Sparks Homeless Journal #4: In Praise of Darrell Duke!

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Darrell with Governor Newsom, Jan. 14

A change of pace from the drab, forlorn and fiendish! Today’s installment is not about anyone on the street or anyone who is currently calling the shelter home. It’s about a man who managed to earn my respect, which is not an easy thing to do, during my very first night of being homeless in Riverside.

I first met Darrell Duke during my intake process at the shelter where he’s the head of security. Actually there’s only two of them here, but to me he’s the only one that matters while the other is more of a punk with a sewn-on badge on a weekend power trip. The day I did my intake I was informed that I wouldn’t have a bed until the following day which meant spending the night somewhere on the street in a part of town that I was not all that familiar with.

That night I had about $8 dollars on me and I wanted something to eat that was a bit more substantial than the peanut butter Girl Scout cookies I’d become accustomed to during my last few days in Garden Grove thanks to a fellow dreg named Donny who had managed to find a couple of discarded boxes while looking for “snipes” (cigarette butts that still have enough drags left in them to help with the feaning and to blissfully stimulate one’s frantic endorphins.)  So with another night of lugging a backpack which was now being held together by bent safety pins, a black bandana and fleeting hope, along with a duffle bag with no snaps or drawstring, I headed to the Jack In The Box on University and Chicago.

My plan was to order a Junior Jack and a small drink so I’d still have enough left over for another pack of Talons from Rite Aid the following day. Lucky for me the Rams scored two touchdowns that day which meant a Jumbo Jack combo for the price of a large drink. And to think I’ve always hated football and, well, all sports in general. As I finished eating I noticed a very familiar face walk in. It was none other than Officer Duke.

We had a good conversation which began by me asking him if he knew of any places where I could crash without having to worry too much about getting fucked with by tweekers and, more importantly, uncle LEO. It was definitely the right question to ask because it opened up a very personal discussion regarding homelessness which he himself had experienced firsthand just a few years earlier on the same exact streets. What really impressed me though was his passion and empathy for those who find themselves in this situation.

We probably talked for a good 45 minutes and he didn’t even care that the food he’d ordered had already grown cold. He was in a zone. A welcomed topic of discussion for him and I couldn’t be more grateful. It was during our talk when I found out that he had self-published a book called Helping The Homeless Find A Haven For Hope, which details his story and the solutions he feels are key in combating the homeless epidemic. He did manage to turn me on to a few spots where I could sleep without too much worry of intrusion, but I found and opted for shelter in some bushes behind a 24-hour Winchell’s instead.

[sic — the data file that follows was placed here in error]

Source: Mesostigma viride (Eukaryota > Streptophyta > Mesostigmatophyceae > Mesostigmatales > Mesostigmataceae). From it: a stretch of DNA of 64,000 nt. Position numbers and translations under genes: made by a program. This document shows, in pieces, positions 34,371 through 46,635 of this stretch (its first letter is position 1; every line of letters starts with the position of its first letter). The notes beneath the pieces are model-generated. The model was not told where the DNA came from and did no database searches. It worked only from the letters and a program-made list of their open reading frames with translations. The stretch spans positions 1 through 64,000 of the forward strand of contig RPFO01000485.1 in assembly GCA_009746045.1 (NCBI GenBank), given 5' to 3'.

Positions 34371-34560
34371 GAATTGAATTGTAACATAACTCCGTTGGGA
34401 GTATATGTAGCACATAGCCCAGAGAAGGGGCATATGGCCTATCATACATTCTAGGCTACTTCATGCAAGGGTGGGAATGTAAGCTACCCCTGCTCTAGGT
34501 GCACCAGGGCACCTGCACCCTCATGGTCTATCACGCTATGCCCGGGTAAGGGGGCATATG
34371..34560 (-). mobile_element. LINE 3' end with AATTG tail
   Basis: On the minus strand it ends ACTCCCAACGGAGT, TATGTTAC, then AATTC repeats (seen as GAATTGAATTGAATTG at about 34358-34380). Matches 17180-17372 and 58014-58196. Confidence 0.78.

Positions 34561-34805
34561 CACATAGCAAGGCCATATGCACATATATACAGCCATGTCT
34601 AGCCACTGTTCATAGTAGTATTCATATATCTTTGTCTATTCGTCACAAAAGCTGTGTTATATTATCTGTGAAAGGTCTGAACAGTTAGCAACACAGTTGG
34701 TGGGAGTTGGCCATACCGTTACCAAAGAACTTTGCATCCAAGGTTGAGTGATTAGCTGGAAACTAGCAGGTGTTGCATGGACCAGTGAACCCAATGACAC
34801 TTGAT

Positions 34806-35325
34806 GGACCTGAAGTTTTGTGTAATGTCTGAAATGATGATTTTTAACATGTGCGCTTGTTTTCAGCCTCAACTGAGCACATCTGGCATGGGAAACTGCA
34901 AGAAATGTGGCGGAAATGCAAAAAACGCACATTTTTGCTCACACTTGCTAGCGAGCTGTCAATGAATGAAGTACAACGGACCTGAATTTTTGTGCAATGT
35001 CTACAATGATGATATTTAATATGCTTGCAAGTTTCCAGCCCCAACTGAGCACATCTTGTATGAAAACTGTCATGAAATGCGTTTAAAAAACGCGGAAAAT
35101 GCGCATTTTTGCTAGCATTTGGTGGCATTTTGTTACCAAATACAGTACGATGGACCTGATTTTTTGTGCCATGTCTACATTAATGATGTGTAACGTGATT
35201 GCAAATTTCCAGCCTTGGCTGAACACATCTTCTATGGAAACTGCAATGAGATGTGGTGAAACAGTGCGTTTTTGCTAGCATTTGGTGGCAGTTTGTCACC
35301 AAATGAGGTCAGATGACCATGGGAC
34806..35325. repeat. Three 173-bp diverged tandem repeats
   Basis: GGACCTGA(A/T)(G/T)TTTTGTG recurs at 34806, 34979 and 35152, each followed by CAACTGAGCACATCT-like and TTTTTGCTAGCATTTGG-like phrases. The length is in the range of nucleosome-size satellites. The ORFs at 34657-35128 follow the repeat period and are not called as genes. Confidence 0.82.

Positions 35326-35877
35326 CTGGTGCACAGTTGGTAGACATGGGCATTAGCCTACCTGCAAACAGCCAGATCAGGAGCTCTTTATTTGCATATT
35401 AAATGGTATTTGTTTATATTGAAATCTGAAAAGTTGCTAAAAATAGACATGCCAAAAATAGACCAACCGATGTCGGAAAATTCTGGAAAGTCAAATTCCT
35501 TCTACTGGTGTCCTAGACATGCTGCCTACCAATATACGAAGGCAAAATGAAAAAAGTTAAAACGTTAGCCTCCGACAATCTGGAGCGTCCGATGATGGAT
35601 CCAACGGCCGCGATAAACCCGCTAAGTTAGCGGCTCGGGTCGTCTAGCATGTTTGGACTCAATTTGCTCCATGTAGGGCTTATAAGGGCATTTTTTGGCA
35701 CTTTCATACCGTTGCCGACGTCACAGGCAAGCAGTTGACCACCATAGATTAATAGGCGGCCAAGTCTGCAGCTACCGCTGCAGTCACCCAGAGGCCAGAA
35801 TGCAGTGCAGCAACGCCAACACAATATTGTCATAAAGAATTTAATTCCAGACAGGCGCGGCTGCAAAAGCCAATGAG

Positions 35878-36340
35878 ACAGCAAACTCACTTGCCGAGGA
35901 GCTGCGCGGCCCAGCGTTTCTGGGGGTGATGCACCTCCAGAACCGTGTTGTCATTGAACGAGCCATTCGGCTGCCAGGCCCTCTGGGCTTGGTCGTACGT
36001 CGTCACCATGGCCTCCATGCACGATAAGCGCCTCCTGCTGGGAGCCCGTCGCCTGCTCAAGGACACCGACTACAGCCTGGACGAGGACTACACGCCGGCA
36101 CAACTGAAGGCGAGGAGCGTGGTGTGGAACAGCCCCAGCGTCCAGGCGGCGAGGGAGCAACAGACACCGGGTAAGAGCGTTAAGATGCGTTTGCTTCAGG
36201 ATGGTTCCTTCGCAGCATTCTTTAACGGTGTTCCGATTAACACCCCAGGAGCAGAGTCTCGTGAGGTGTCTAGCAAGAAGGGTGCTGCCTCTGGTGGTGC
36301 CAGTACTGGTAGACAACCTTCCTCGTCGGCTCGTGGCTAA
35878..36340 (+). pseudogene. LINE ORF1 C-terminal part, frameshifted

As far as authority heads go around here, Duke is the only one who seems to know what it takes to make a difference both at the shelter and on the street. In short he’s the one who should be running things and is the only person on the payroll that I truly trust and respect. He has spoken to the higher-ups, but they’re content on keeping a questionable twelve-year system in place because a change might bring about, oh I don’t know, an actual change for the good.

Last week I was speaking with him about whether or not I could use him as a reference on my application for housing from The Grove Community Church. It was during what would become another lenghthy conversation, full of aired grievances and shared frustration over the way things are being handled and what tools should be introduced in both the shelter and for those in the tent city outside, when I decided to ask him more about his book.

This time he went into much greater detail about what went into it and the pushback he got from certain people who didn’t much appreciate the information that he’d brought forth within its pages. Obviously I’m in no position to purchase a copy of it off Amazon, so I asked him if he happened to have an additional one that I could possibly borrow. He said that he did and would be happy to give me one of the original pressings. That night during the seven o’clock smoke break/kennel call, he called me over and handed me a copy which I immediately started reading once I was back on my bunk in the dorm.

I finished it in just under two days, a very quick read, and was sickened once again at reading the stats, circumstances, and treatment of our homeless brothers and sisters, most of which I already new long before I ended up here. He doesn’t hold back. The NIMBY vermin, the systematic racism and cruel treatment from the state and its official gang who are sent out to make sure the already unbearable lives of some are made even more so with the excitement and overzealous glee from those who are all too happy “just following orders,” are all on full display albeit worded a little more politely that I would have.

All in all there’s only been a few people who have made my time here in home sweet hell a bit more bearable. Of course most of them are either on the inside with me or can be found outside milling around on the cement and asphalt. But then then there are those few I have come to admire greatly. Those who genuinely understand what’s needed and have actually stepped-up to help. Kevin and Pastor Andy from The Grove Community Church, and of course my main man and the only one here who seems to know what both the right and left hand are doing, Officer Darrell Duke.

It’s easy to forget where you came from and I for one am grateful that he never has.